Sensor technology is also getting better and cheaper. To sense and react to the world, driverless cars use a series of technologies, including radar, cameras, and lidar. Lidar systems emit invisible laser light that reflects off of objects in view; then, the lidar system times the speed of the reflection to measure distance, creating a precise, three-dimensional image of the world. The best systems don’t come cheaply. The distinctive spinning lidar unit that you see on top of Google’s automated Lexus SUVs cost about $75,000 per vehicle.

But the price of high-quality systems is falling rapidly. In April, a Silicon Valley-based company released a $500 lidar sensor that’s under two pounds. Ford is using these smaller devices on its driverless cars, which will hit the roads later this year. Low-power lidar units are improving and cost under $100. Some in development are smaller than a coin and may one day provide low-cost mapping to supplement the information captured by car-mounted sensors.

Mounting these sensors to cars comes with drawbacks, especially for vehicles that are only partially autonomous. Car-mounted lidar sensors have a range of 200 meters, and perform best under 100 meters. That means that if a car is traveling between 30 and 60 mph, a passenger will have around 5 to 15 seconds of warning of an unusual situation up ahead.

These takeover requests can be jarring, irritating, and dangerous. Researchers at Virginia Tech found that passengers took an average of 17 seconds to begin driving in such situations. Passengers on road trips, who might be sleeping, eating, or watching a movie would need even more warning. Roadside sensors, however, would allow vehicles to “see” activity far ahead on their routes. With roadside sensors, passengers might have minutes, instead of seconds, of warning. Smart roads could also provide more descriptive information to vehicles, letting them know, for example, that the person-shaped object near a sensor is a Halloween scarecrow, not a child.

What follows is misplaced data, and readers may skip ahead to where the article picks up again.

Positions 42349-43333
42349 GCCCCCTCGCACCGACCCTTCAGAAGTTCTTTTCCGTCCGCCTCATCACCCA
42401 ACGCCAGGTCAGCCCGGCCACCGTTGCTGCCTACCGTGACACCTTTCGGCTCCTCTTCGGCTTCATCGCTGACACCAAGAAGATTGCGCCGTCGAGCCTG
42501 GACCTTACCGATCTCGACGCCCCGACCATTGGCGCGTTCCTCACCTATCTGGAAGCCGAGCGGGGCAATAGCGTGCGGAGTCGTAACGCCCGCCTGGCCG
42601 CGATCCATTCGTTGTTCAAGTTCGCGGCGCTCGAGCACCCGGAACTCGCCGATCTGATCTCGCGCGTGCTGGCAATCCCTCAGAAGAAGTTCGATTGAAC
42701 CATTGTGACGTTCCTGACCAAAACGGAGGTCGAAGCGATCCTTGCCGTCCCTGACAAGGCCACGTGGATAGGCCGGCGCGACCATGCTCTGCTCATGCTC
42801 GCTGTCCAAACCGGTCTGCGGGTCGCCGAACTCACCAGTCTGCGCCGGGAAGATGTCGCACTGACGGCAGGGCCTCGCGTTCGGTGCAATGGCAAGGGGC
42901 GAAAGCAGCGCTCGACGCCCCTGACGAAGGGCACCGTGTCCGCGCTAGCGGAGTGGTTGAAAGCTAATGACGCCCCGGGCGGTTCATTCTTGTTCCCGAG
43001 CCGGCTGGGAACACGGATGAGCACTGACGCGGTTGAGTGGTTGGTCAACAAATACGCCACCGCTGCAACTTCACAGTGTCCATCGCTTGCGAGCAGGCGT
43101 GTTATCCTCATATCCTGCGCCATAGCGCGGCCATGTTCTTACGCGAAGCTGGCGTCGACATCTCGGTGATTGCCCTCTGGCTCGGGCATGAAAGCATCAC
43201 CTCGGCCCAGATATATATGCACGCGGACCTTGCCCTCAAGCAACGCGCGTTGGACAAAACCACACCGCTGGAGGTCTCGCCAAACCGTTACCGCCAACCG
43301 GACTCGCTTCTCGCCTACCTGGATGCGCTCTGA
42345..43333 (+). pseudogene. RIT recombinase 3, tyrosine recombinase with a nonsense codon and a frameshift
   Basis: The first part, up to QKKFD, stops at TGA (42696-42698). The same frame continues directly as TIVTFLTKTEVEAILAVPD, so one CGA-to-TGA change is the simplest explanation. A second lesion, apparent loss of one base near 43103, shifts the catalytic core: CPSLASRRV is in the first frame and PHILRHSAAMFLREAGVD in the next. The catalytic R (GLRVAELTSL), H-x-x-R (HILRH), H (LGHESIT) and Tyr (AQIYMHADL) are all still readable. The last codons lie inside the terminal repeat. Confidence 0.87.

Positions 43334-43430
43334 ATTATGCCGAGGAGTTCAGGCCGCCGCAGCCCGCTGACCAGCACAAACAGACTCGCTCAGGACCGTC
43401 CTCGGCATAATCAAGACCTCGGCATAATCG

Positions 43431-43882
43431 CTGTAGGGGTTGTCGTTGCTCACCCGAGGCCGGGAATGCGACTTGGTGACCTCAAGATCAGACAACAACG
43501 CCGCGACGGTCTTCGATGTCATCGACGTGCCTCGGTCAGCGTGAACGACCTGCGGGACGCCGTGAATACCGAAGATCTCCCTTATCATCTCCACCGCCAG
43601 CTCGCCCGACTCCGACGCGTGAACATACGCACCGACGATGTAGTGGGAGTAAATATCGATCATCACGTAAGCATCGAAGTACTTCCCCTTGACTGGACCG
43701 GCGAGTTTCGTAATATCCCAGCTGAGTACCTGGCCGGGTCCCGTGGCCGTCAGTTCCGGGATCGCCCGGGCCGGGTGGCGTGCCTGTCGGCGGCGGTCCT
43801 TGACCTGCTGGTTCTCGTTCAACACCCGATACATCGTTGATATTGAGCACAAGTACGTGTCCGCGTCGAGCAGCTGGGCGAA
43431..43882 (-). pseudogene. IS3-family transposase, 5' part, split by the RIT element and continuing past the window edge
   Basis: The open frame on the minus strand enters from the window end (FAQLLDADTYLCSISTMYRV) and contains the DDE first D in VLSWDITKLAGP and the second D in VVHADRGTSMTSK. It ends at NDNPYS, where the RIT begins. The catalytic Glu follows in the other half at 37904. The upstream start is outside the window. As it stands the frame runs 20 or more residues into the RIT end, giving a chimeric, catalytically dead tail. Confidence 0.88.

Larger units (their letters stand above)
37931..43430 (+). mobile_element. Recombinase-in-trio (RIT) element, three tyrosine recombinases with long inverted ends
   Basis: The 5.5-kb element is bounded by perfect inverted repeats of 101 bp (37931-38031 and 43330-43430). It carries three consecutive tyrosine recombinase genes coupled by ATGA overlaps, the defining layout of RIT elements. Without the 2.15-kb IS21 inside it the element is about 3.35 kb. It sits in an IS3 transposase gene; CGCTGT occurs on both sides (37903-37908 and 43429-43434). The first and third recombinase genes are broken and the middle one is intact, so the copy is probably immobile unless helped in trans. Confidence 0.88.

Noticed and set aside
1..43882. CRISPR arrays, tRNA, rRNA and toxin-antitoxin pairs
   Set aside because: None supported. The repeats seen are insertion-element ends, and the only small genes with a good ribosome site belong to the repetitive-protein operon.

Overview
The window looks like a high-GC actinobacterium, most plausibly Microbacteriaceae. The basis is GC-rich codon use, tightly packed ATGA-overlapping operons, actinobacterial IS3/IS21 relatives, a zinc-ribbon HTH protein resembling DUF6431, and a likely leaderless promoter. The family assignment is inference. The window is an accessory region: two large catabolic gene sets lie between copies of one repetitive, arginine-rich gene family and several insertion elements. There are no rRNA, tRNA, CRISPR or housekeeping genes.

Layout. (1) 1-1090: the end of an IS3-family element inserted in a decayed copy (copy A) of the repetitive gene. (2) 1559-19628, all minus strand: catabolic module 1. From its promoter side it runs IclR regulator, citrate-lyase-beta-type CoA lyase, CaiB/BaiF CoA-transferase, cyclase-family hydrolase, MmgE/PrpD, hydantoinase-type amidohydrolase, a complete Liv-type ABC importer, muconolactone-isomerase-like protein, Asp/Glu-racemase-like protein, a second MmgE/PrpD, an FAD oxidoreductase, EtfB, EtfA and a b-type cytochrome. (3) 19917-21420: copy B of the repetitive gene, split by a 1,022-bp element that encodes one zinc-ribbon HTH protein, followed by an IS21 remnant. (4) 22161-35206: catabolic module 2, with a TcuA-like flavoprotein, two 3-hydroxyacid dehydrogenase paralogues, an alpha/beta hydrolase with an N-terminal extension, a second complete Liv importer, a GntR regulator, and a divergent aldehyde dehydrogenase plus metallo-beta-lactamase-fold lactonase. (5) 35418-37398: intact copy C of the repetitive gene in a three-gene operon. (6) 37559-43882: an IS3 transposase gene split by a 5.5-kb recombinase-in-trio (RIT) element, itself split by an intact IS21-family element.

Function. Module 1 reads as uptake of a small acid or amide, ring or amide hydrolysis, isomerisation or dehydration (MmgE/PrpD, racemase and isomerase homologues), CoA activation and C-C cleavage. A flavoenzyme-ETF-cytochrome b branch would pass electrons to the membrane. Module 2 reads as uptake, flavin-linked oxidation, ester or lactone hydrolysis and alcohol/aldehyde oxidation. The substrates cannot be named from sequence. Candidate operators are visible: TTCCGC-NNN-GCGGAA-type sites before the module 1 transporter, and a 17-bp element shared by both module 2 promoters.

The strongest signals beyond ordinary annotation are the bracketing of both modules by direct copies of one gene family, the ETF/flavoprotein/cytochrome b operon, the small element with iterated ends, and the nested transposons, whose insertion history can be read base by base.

There are other benefits. Car-mounted sensors are often confused by road materials (a shift from dirt to gravel or asphalt), reflective buildings, bridges, or even the weather. Roadside sensors not only mitigate these problems, but also reduce the computing load on car-mounted systems, because the vehicles have to make fewer snap decisions.

The falling price of lidar means that blanketing a city or highway is relatively inexpensive. Take Washington, D.C., which has 1,500 miles of public roads. For roughly $24 million, a firm could purchase enough lidar devices to have readings of every public road, with a device every 160 feet. Lining the 430-mile stretch of I-95 between Boston and Washington, D.C. would cost roughly $4 to $15 million, depending on spacing. It sounds expensive, until you compare these figures to the $200 million Washington, D.C. spent on its 2.2-mile long streetcar system.